The glorification of God through the establishment and advancement of His kingdom is, I believe, the most succinct way to express the theme of the Bible. Covenants are the application and expression of this plan and how the plan is continuously and everlastingly fulfilled. And the heart of the plan is world redemption—rescuing people, the world, and all in it from sin, death, hell, and the curse. For God must redeem men and women to be His loving worshipers—they are the citizens of the kingdom. But they are, by His perfect design, eternally embodied creatures who must live within and be rightly related to a very physical world overflowing with good things—and so that world, and our relationship to it, must experience God’s comprehensive redemption as well.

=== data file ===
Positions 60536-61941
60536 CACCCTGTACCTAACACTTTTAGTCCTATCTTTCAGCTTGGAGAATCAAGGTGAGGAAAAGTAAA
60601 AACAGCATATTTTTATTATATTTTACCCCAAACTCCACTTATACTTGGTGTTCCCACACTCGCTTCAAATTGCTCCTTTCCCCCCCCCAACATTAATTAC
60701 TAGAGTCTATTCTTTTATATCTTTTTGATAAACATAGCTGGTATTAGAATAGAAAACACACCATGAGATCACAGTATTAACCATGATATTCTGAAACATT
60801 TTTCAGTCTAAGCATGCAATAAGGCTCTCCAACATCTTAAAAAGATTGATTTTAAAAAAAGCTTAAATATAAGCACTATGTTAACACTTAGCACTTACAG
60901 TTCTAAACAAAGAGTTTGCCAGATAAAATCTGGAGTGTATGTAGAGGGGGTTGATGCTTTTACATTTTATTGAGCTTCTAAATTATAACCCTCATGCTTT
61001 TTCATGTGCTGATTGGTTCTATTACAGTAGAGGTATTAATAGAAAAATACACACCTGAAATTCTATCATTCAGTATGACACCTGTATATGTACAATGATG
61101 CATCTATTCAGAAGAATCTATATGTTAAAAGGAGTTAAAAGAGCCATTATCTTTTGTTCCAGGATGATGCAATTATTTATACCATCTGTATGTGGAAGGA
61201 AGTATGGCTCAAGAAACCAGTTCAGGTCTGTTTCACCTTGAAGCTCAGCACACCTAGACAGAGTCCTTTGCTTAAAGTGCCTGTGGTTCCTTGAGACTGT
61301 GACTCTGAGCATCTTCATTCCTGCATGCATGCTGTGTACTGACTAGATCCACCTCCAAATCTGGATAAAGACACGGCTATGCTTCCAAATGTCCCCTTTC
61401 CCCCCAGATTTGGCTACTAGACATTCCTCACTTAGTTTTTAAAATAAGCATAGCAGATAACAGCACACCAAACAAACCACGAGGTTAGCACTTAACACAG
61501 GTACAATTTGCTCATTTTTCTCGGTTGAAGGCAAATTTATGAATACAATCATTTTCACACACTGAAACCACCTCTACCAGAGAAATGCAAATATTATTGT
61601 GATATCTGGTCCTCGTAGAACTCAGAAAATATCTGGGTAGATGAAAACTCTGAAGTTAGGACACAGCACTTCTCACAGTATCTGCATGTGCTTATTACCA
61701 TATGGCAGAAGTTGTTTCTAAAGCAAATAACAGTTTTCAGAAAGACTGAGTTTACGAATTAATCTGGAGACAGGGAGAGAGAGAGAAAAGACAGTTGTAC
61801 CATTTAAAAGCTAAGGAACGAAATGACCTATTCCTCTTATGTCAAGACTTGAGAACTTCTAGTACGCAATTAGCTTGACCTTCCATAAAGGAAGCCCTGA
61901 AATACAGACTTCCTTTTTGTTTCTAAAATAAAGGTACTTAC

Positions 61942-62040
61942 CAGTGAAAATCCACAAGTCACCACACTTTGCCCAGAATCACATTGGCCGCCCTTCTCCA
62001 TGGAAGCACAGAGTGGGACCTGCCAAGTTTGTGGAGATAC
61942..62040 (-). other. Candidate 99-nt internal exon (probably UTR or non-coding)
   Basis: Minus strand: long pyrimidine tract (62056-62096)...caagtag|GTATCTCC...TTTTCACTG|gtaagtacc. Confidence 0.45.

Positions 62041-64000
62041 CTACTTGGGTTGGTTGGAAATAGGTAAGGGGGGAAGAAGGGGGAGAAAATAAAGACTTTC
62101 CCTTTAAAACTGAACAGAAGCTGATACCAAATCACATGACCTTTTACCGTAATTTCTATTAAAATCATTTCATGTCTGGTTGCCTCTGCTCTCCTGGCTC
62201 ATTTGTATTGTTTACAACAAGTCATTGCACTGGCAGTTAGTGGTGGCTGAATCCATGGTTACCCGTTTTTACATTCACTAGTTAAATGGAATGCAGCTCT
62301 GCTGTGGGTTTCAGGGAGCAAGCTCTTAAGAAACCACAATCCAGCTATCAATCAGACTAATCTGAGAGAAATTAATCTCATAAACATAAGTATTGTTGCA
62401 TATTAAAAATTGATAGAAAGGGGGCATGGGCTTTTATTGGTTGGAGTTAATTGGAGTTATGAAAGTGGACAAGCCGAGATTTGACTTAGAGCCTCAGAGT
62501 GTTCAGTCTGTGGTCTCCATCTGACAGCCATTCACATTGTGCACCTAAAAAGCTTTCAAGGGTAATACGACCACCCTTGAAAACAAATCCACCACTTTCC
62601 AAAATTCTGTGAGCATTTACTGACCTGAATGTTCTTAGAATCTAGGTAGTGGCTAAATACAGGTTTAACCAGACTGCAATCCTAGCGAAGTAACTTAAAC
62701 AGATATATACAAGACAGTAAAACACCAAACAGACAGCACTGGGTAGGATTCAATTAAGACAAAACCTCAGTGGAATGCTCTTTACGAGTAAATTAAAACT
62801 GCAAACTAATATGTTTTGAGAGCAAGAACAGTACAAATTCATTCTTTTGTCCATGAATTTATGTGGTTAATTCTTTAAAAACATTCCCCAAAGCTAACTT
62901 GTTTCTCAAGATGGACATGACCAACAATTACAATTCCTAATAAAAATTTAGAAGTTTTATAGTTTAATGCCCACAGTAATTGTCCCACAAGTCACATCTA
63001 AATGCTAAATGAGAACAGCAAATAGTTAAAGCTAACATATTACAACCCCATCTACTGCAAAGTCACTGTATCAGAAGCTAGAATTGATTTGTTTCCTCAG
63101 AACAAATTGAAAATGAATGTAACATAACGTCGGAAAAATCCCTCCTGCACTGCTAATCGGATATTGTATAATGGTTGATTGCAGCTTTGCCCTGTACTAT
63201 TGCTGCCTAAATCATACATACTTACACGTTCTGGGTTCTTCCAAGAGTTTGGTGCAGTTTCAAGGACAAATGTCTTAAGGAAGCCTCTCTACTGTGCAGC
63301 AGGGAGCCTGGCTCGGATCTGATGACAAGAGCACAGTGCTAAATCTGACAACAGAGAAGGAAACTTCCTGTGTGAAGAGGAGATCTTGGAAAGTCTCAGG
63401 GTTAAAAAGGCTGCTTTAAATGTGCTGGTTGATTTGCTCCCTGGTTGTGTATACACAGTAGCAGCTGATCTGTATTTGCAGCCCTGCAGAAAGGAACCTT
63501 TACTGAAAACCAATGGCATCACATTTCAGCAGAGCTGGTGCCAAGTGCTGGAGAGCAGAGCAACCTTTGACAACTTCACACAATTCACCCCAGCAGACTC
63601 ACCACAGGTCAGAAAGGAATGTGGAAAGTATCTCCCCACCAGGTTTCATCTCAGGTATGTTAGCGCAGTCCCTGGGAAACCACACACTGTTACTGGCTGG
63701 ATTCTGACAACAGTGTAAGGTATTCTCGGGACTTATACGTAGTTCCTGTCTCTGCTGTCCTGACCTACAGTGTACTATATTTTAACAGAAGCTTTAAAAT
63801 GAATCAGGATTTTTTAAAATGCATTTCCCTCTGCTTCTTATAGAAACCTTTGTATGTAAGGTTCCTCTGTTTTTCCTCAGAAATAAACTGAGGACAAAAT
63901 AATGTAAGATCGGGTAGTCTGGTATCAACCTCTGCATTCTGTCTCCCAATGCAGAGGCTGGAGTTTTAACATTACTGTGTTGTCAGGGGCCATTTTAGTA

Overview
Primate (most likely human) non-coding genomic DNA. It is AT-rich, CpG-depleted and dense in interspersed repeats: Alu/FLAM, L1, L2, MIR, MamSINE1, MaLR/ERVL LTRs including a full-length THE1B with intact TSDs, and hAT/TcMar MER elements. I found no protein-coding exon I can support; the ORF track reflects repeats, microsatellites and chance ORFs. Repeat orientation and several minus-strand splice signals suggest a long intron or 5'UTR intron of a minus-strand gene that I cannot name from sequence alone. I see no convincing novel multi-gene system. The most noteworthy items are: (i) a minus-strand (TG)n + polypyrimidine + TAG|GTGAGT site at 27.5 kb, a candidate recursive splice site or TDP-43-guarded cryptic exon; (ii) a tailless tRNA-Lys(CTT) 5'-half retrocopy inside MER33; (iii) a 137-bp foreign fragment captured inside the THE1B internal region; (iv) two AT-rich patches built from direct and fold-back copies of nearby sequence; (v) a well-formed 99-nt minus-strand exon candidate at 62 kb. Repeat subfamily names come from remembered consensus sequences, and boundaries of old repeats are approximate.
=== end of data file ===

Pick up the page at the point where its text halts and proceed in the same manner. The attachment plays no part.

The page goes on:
It is our Lord’s work—in His First and Second Advents, as well as all He does between, before, and after them—to accomplish this total redemption for His people. This redemption is far more than just the personal rescue of the individual sinner from hell into a right positional relationship with God, which is why I have tried to highlight these sometimes-neglected aspects as also part of God’s total redemption. While the work will be consummated forever at His Second Advent in both mortal (millennium) and immortal (resurrected earth) phases, it has truly begun now and is advancing and extending according to His will and purpose.
The transfiguration, then, fits into all this because it is a real preview of the fullness of glory the Lord will manifest as He returns at the end of this age, although it also likely has reference to other aspects of His self-glorification (most notably His heavenly session). This hope—of the certain, immovable, infallible advancement and completion of His saving work in all its aspects—sustains us in trial and is the ground of confident expectation of good in this life and the next.
A. The Heavenly Promise (v. 1)